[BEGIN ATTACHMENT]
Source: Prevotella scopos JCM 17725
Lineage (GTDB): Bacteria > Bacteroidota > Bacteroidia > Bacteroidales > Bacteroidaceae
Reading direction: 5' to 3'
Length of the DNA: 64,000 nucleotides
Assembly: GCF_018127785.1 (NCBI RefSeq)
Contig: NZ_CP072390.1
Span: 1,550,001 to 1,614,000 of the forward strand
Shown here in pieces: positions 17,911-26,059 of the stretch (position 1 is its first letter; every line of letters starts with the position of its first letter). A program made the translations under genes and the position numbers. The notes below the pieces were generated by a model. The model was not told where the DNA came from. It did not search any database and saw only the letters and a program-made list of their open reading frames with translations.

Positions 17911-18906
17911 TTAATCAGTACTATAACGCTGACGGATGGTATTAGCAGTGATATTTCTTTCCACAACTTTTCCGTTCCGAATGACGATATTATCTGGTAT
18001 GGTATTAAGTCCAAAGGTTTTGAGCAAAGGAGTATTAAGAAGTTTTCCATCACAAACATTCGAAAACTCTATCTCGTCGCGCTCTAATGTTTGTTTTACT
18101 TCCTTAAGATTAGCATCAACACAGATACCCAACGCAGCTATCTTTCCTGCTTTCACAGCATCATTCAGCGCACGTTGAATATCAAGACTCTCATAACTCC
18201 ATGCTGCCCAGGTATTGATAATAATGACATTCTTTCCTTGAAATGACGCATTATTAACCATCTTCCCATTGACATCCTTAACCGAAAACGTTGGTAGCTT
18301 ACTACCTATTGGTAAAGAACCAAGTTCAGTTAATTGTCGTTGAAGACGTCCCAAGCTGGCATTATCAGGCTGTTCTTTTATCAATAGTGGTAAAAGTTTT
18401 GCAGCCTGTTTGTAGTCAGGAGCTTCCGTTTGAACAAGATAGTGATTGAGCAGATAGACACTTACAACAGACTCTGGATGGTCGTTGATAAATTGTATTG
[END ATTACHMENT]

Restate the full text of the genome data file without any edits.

Source: Prevotella scopos JCM 17725
Lineage (GTDB): Bacteria > Bacteroidota > Bacteroidia > Bacteroidales > Bacteroidaceae
Reading direction: 5' to 3'
Length of the DNA: 64,000 nucleotides
Assembly: GCF_018127785.1 (NCBI RefSeq)
Contig: NZ_CP072390.1
Span: 1,550,001 to 1,614,000 of the forward strand
Shown here in pieces: positions 17,911-26,059 of the stretch (position 1 is its first letter; every line of letters starts with the position of its first letter). A program made the translations under genes and the position numbers. The notes below the pieces were generated by a model. The model was not told where the DNA came from. It did not search any database and saw only the letters and a program-made list of their open reading frames with translations.

Positions 17911-18906
17911 TTAATCAGTACTATAACGCTGACGGATGGTATTAGCAGTGATATTTCTTTCCACAACTTTTCCGTTCCGAATGACGATATTATCTGGTAT
18001 GGTATTAAGTCCAAAGGTTTTGAGCAAAGGAGTATTAAGAAGTTTTCCATCACAAACATTCGAAAACTCTATCTCGTCGCGCTCTAATGTTTGTTTTACT
18101 TCCTTAAGATTAGCATCAACACAGATACCCAACGCAGCTATCTTTCCTGCTTTCACAGCATCATTCAGCGCACGTTGAATATCAAGACTCTCATAACTCC
18201 ATGCTGCCCAGGTATTGATAATAATGACATTCTTTCCTTGAAATGACGCATTATTAACCATCTTCCCATTGACATCCTTAACCGAAAACGTTGGTAGCTT
18301 ACTACCTATTGGTAAAGAACCAAGTTCAGTTAATTGTCGTTGAAGACGTCCCAAGCTGGCATTATCAGGCTGTTCTTTTATCAATAGTGGTAAAAGTTTT
18401 GCAGCCTGTTTGTAGTCAGGAGCTTCCGTTTGAACAAGATAGTGATTGAGCAGATAGACACTTACAACAGACTCTGGATGGTCGTTGATAAATTGTATTG